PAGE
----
HMRC Challenges Private Sector Personal Service Companies (PSC)

By now you may have already heard that HM Revenue & Customs has written to around 1,500 PSC’s providing services to pharmaceuticals giant GlaxoSmithKline (GSK), advising them to check whether they are complaint with IR35 rules.

For those of you that have no clients providing services to GSK this is what the letter said:

“Dear Sir or Madam,

Check your employment status

We’re writing to you because you told us that you were self-employed when you worked for, and received payments through, your own company. We call this type of company a ‘Personal Service Company’ (PSC).

It’s important that you full consider the employment status of every contract/engagement.

After looking at the information we have for the 2018 to 2019 tax year, our view is that the contract between your PSC and GlaxoSmithKline (GSK) comes under the off-payroll working rules ‘IR35’. In order to check and confirm your employment status, you can use our online tool, accessible at searching for ‘Check employment status for tax’ (CEST) or seek advice from a tax expert.

Whether a worker is employed or self-employed for tax purposes is not a matter of choice. Instead, you need to look at the facts of the working relationship between you and GSK. This will help you decide if you would have been an employee of GSK had you worked for them directly and not through your PSC. To find out more about how this decision is made, go to and search ‘IR35’. You can also see the common differences between being an employed and a self-employed person.

What you need to do by 19 September 2019

If you do not agree that your work with GSK comes under the off-payroll working rules, you must write to us to tell us why and give us evidence. You must do this by 19 September 2019. The address you need to write to is at the top of this letter.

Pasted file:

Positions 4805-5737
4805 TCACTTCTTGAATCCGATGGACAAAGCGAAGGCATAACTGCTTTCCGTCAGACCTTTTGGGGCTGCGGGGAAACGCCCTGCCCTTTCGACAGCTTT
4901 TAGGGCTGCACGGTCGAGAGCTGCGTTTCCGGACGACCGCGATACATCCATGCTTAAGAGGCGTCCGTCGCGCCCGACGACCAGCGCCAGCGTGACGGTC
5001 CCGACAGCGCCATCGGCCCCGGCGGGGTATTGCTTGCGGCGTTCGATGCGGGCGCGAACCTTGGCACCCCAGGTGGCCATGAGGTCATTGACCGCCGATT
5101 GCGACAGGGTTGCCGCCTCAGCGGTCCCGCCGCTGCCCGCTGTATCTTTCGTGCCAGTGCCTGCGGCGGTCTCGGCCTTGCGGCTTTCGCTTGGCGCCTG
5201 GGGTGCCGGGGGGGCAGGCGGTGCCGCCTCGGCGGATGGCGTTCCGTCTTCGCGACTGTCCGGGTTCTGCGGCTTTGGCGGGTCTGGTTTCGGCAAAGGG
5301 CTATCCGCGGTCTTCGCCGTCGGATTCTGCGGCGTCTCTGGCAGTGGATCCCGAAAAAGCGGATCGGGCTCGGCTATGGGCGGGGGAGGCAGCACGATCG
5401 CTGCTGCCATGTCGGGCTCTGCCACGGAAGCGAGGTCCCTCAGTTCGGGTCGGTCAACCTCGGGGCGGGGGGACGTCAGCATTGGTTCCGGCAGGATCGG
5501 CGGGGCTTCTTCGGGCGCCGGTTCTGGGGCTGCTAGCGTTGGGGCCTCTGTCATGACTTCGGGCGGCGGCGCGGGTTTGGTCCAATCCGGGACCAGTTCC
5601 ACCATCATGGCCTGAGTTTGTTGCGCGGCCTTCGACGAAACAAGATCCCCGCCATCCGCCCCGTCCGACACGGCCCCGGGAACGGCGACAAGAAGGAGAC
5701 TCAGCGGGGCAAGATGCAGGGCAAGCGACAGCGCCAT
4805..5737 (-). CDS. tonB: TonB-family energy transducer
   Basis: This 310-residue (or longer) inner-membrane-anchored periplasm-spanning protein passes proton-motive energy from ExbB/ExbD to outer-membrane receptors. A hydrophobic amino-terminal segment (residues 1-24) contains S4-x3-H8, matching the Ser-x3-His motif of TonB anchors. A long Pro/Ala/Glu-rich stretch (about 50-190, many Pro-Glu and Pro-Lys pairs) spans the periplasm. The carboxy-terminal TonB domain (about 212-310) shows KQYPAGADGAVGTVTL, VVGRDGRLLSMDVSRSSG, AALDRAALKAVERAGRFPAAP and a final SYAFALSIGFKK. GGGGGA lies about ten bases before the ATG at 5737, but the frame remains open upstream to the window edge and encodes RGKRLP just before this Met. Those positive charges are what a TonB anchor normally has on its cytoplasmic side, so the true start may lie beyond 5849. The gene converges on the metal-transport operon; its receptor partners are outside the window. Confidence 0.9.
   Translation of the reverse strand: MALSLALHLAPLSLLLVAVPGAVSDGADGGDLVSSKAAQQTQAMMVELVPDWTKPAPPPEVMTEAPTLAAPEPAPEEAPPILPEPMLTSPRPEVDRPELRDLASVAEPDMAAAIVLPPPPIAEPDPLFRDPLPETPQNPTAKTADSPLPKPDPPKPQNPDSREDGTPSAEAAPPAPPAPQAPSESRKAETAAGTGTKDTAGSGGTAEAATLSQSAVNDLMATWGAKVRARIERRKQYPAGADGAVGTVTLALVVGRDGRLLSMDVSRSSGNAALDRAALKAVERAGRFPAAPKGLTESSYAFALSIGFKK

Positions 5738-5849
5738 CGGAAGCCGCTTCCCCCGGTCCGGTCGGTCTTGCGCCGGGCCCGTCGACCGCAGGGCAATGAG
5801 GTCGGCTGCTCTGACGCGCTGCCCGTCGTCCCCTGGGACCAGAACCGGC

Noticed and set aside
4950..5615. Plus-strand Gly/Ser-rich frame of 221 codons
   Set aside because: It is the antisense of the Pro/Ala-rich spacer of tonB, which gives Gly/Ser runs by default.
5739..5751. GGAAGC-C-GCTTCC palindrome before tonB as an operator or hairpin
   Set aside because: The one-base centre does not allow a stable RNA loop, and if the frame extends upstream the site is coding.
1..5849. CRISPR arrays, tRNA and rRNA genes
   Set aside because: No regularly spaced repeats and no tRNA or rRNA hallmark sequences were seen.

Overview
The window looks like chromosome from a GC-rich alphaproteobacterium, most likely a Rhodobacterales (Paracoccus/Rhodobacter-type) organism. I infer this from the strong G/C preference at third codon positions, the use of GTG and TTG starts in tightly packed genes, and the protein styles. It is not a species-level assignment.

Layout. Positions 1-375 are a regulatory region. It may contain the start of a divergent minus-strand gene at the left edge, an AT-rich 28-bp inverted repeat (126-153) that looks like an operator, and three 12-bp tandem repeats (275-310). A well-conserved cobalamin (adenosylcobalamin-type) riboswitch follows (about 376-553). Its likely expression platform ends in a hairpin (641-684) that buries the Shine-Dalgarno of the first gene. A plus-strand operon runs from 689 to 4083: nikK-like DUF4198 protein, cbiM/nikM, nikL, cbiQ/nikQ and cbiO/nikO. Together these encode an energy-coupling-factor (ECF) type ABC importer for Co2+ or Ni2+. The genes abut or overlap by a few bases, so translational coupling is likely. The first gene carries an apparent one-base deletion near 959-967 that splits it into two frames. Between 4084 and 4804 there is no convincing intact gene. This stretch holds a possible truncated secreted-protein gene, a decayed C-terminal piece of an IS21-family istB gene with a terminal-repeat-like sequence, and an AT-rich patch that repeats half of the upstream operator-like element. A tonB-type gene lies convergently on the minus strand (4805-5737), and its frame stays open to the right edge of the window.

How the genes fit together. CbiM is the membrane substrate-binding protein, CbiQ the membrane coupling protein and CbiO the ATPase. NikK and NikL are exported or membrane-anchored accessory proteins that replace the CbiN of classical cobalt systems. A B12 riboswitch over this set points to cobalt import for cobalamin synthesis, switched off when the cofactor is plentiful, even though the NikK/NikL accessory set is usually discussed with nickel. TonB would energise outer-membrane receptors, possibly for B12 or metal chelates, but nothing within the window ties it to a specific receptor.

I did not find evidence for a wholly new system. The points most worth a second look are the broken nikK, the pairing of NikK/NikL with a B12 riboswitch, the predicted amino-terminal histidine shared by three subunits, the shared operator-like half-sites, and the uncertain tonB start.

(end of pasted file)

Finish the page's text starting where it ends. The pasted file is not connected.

If you agree that your work comes under the off-payroll working rules, you now need to work out how much Pay As You Earn (PAYE) tax and Class 1 National Insurance contributions (NICs) you have to pay for your work with GSK. This will be based on the income you got from working with them for the tax year 2018 to 2019. The 2018 to 2019 tax year is from 6 April 2018 to 5 April 2019.

The amount you have to pay is called a ‘deemed payment’. To work out the amount you have to pay, please use the ‘IR35 Deemed Employment Payment Calculator’. Go to and go to the section ‘Calculate the deemed employment payment’.

Once you have worked out the deemed payment, report the details of that income and deductions in your ‘Full Payments Submission’ (FPS) and pay us any PAYE tax and NICs due by the 22nd of the tax month following your employment status check.

You must also work out how much PAYE and Class 1 NICs that you have to pay for any income you get from GSK in the 2019 to 2020 tax year. This will be for work that you do through your PSC. You must make sure that you do not treat these payments as if you were self-employed. You must report the details of that income and deductions in your FPS and again pay us any PAYE tax and NICs due by the 22nd of the next tax month.